George Kell

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George Clyde Kell

Inducted into Hall of Fame in 1983

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Biographical Information[edit]

1947 Tip Top Bread

"He doesn't have the power of Joe DiMaggio or Ted Williams, but... every time you look up, he's on the bases. Bunting, stealing and on the hit-and-run, he drives you nuts. He's a player of the old school." - Ted Lyons

Known for his excellent defense, Hall of Fame third baseman George Kell was a 10-time All-Star and won the 1949 American League batting championship. He was the brother of Skeeter Kell.

Kell began his pro baseball career in 1940. After being rejected for military service during World War II due to bad knees, he enrolled at Arkansas State University but did not play for the school's baseball team. He continued his minor league playing career as well, hitting .396 with the Lancaster Red Roses of the Inter-State League in 1943 to lead all of organized baseball while recording 120 runs scored, 220 hits, and 23 triples.

Kell reached the majors in 1943 with the Philadelphia Athletics, appearing in one late-season game with the club. He became the team's regular third baseman in 1944 and went on to lead the American League in fielding in 1945.

Kell was traded to the Detroit Tigers in May 1946 for Barney McCosky and ended that year with a .322 average, beginning a streak of eight consecutive years with an average over .300. In 1947, he hit .320 and was named to his first All-Star team. In 1948, he was limited by injuries to just 92 games, and his average dropped to .304. He bounced back the next summer and barely nipped Ted Williams for the AL batting championship, hitting .34291 to Williams' .34276 and denying Williams his third Triple Crown. Kell struck out only 13 times that year and was the first third baseman to win a batting title since Heinie Zimmerman in 1912. In 1950, he hit .340 while leading the league with 56 doubles and 218 hits.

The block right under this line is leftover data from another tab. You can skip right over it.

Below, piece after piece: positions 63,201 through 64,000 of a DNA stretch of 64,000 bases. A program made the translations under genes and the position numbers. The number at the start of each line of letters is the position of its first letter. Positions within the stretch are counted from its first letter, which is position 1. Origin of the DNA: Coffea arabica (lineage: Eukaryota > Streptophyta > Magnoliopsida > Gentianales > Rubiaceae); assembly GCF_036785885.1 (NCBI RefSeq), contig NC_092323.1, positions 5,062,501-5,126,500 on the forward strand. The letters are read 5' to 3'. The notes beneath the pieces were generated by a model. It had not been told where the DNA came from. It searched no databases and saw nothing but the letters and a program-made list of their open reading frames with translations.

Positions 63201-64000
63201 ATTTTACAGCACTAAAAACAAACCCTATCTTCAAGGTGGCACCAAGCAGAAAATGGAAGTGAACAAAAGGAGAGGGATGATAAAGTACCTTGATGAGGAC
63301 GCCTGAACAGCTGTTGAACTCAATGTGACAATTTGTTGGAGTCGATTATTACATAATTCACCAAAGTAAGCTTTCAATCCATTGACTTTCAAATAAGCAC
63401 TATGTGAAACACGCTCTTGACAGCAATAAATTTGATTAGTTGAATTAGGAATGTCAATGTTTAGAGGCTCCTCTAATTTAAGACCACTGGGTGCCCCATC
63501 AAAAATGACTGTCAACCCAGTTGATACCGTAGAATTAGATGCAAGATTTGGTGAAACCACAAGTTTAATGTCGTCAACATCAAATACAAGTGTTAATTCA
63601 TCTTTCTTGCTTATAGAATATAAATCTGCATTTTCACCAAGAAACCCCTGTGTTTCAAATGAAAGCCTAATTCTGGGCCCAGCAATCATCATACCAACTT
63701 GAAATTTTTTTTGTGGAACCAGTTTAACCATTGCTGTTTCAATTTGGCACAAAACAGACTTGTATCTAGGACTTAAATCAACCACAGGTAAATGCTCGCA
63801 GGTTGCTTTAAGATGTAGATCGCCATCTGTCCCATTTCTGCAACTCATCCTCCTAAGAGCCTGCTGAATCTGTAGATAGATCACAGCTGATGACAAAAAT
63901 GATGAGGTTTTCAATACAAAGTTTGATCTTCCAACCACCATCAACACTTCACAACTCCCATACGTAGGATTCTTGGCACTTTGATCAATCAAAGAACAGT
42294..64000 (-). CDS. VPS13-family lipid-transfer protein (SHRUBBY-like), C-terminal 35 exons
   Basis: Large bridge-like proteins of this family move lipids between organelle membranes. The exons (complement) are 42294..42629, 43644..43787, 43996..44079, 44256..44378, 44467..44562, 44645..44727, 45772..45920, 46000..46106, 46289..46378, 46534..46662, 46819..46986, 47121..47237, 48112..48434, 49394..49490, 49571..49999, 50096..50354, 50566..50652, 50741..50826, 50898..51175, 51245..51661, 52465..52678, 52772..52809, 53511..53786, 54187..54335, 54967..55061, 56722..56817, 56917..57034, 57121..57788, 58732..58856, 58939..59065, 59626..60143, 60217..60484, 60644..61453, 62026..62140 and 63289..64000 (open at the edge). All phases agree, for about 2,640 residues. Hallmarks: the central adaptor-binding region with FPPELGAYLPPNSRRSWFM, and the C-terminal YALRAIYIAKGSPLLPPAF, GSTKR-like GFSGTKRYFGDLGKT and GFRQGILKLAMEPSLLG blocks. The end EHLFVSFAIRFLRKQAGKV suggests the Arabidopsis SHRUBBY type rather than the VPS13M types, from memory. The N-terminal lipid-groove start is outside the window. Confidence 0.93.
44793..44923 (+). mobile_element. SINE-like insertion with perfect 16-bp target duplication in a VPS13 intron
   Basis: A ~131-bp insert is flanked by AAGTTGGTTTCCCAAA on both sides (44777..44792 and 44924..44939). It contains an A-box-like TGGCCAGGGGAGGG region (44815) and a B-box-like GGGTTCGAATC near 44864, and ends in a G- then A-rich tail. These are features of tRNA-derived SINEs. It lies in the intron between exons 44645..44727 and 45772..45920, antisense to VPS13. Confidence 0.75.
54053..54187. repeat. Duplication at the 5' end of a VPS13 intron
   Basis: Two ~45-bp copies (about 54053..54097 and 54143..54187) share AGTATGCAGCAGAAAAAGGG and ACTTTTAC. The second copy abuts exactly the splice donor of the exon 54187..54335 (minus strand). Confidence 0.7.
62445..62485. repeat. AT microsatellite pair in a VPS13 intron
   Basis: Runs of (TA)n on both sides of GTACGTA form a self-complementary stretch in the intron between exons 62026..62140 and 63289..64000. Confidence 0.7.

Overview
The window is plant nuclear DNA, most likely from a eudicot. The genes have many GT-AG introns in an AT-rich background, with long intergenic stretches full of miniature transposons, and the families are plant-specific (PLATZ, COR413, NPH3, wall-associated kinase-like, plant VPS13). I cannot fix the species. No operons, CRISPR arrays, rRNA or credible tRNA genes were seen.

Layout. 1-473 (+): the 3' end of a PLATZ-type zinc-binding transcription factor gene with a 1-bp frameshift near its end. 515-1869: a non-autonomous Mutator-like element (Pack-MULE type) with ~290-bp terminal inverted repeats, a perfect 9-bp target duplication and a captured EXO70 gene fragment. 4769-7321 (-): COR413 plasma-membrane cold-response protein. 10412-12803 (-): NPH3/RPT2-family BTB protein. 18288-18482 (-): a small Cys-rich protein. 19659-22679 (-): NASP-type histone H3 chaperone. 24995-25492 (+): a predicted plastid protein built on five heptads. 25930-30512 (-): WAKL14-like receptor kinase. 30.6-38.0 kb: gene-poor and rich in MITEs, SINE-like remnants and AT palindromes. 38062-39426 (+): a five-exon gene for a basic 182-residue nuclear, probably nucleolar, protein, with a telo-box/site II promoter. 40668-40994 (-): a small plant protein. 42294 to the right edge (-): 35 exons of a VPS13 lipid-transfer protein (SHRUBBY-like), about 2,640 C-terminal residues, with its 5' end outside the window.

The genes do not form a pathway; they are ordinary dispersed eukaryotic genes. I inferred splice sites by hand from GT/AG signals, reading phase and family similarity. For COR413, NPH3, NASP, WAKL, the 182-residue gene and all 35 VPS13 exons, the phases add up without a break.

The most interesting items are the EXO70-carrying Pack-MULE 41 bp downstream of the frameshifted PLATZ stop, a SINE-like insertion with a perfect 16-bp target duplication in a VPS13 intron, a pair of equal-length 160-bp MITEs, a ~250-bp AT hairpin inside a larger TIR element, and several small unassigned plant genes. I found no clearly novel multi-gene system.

In June 1952, Kell was sent to the Boston Red Sox as part of a nine-player trade. After two years with Boston, he was traded to the Chicago White Sox in 1954, the first time his batting average fell below .300 in nearly a decade. He was dealt to the Baltimore Orioles after about two years in Chicago. With the O's he started two more All-Star games and helped with the development of a young Brooks Robinson, the man who would succeed him as Baltimore's third baseman. Kell ended his big league career following the 1957 campaign.

Overall, Kell played 15 seasons in the majors (all in the American League), hit more than .300 nine times, and put together a career average of .306. He was inducted into the Hall of Fame in 1983, the same year as his former Orioles teammate Brooks Robinson.

Kell parlayed his soft Southern voice into a long career as a Tigers broadcaster from 1959 to 1996, except 1964, teaming for years with Al Kaline and Ernie Harwell. Kell had worked as a TV Game of the Week broadcaster in 1958. He was severely injured in a car crash in 2004 but recovered. He died in 2009 at age 86.

Notable Achievements[edit]

  • 10-time AL All-Star (1947-1954, 1956 & 1957)
  • AL Batting Average Leader (1949)
  • AL At Bats Leader (1950)
  • 2-time AL Hits Leader (1950 & 1951)
  • AL Singles Leader (1951)
  • 2-time AL Doubles Leader (1950 & 1951)
  • 100 RBI Seasons: 1 (1950)
  • 100 Runs Scored Seasons: 1 (1950)
  • 200 Hits Seasons: 1 (1950)
  • Baseball Hall of Fame: Class of 1983

Further Reading[edit]

  • Matt Bohn: "George Kell", in Mark Pattison and David Raglin, ed.: Detroit Tigers 1984: What A Start! What A Finish!, SABR Publications, Phoenix, AZ, 2012, pp. 221-225. ISBN 1933599448

Related Sites[edit]